Avalanche in Tuckerman Ravine, 1/6/20

January 6, 2020
By Kurt Niiler

A couple inches of new snow in the past 48 hrs were transported into Tuckerman Ravine yesterday, causing what appeared to be a natural avalanche this morning: HS-N-R3-D3. Crown line ran from below the center of the Icefall almost all the way over to . . .

Snow Observation

January 6, 2020
By Ben Allen – AMG

Light snow fall toward the end of the day. Light to calm winds all day.

CTM, Q2 and ECTN22 below Hillmans

January 5, 2020
By David Lottmann – Northeast Mountaineering

Somewhat reactive softer slab (F) found over 4F layer down to 1F around 50cm down, then a thin 4F layer of facets over a MFcr that produced multiple CTM, Q2 failures and one ECTN22 result.


January 5, 2020
By Michael Lackman – EMS CLIMBING SCHOOL

Old debris in the main gully extends down to about the 4100’ level, 100’ above where the gully chokes and goes skiers right. We ascended a few hundred feet on the high ground climbers left till the vegetation blocked upward progress. Snow in the . . .

Weather obs

January 5, 2020
By Ben Allen – Acadia Mountain Guides

Moderate west and northwest winds at 4000’. It Snowed all day at around S1 to S2. Small convexities on the side of the cog consistently cracked and slumped. 4-6 inches of fresh snow on the decent.

Observations around Right Gully

January 4, 2020
By Josh

Snow pit profile, and general photo observations

Upside down snowpack in Hillman’s

January 4, 2020
By Stacey

Yesterday our party of two traveled to the base of Hillman’s Highway to practice pit digging and field observations. We chose to dig the pit in the bottom portion of Hillman’s since it’s still early season, but discussed that we wouldn’t have been . . .

Huntington Ravine Conditions

January 2, 2020
By Ethan lemieux – MRS EMS Climbing School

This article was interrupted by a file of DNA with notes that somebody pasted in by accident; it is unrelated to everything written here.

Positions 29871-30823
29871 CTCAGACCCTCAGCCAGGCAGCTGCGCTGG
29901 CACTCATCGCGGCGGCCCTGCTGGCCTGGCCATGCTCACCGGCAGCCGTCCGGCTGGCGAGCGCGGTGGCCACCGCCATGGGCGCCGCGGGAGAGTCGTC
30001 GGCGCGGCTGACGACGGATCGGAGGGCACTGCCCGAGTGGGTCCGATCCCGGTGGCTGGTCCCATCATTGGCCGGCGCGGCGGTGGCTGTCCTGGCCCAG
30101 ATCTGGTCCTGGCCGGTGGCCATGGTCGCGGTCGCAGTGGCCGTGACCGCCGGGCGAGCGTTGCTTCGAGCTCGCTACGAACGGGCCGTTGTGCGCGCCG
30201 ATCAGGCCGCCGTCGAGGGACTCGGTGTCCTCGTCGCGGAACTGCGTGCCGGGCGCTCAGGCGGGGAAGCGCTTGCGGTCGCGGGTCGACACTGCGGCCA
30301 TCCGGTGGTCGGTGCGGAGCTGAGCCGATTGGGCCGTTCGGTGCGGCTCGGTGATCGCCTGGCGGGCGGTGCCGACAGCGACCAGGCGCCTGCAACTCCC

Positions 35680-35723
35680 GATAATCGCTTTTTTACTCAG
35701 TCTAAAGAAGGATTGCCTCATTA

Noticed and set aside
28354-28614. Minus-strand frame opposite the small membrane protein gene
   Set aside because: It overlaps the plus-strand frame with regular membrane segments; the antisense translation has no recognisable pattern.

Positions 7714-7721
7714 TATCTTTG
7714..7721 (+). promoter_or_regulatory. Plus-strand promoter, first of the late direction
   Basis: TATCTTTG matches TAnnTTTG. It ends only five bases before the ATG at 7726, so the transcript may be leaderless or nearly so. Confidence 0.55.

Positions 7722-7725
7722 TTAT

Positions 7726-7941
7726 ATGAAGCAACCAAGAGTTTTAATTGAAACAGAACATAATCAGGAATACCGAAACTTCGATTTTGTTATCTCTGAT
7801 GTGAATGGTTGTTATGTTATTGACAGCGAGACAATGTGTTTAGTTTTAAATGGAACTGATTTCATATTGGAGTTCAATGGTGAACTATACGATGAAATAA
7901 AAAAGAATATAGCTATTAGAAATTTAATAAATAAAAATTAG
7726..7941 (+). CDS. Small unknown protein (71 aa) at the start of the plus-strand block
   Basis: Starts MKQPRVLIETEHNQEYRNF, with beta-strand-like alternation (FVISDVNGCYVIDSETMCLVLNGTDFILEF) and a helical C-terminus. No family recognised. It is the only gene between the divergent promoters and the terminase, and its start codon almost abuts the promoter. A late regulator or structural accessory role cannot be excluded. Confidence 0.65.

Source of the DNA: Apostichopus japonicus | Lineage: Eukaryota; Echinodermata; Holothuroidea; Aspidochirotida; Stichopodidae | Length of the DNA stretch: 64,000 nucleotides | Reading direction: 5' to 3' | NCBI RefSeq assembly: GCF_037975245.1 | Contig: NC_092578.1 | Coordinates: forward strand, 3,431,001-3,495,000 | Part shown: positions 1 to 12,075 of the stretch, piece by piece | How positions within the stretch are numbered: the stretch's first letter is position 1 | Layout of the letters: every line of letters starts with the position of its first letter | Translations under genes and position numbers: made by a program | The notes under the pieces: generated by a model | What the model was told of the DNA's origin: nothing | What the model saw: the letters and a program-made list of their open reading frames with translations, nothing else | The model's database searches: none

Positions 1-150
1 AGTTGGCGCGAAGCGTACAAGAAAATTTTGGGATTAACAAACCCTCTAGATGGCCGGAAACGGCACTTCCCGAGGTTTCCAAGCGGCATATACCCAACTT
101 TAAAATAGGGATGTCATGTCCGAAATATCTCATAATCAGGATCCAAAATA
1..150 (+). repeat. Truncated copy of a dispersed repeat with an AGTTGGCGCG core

There was plenty of snow moving in the Ravine in both directions across the bowl. There was no large crown lines or debris piles to be found. Maybe a few small slides out of the choke in central. The bottom of all the gullies look very full of wind . . .

Avalanche Tuckerman Ravine

January 2, 2020
By Jeff Fongemie – MWAC

Soft slab avalanche. E Slope, approx 35 degree slope angle.
Avalanche spanning a majority of the headwall. Some details unknown due to poor visibility. It appears to have started Center Headwall, first smaller avalanche failed mid slab, which then . . .

Human Triggered Avalanche Tuckerman Ravine

January 2, 2020
By Jeffrey Fongemie – MWAC

Human triggered soft slab avalanche. E Slope, approx 30 degrees. Party of one, snowboarder, triggered, caught, carried, not buried as reported by said snowboarder. Crown line starts low in Sluice spans under Sluice Buttress/Sluice Ice. This . . .


Snowpack observations are one part of the complex puzzle which is your decision to enter avalanche terrain. Some observations may include stability tests. It’s important to understand that the results of a stability tests are seldom conclusive anywhere, but particularly in snow climates and terrain like ours where the primary driver of instabilities is wind drifted snow. Many stability tests exist and each works best with specific avalanche problem types. Stability test results should never be used alone as an indication that a slope or conditions are safe particularly when more obvious red flags are present. Please use this page as part of your information gathering process, but don’t make decisions based on a single piece of information. A good article that summarizes some of the issues associated with snow and avalanche observations can be found here.

The Mount Washington Avalanche Center cannot verify the quality or accuracy of any observations that come from the general public.


See an avalanche or evidence of previous avalanche activity?  Near-miss? Snowpack observations?

Your observations are valuable to an accurate forecast! We welcome observations from everyone. You don’t need to be an avalanche professional to submit helpful observations, just be as detailed and accurate as you can.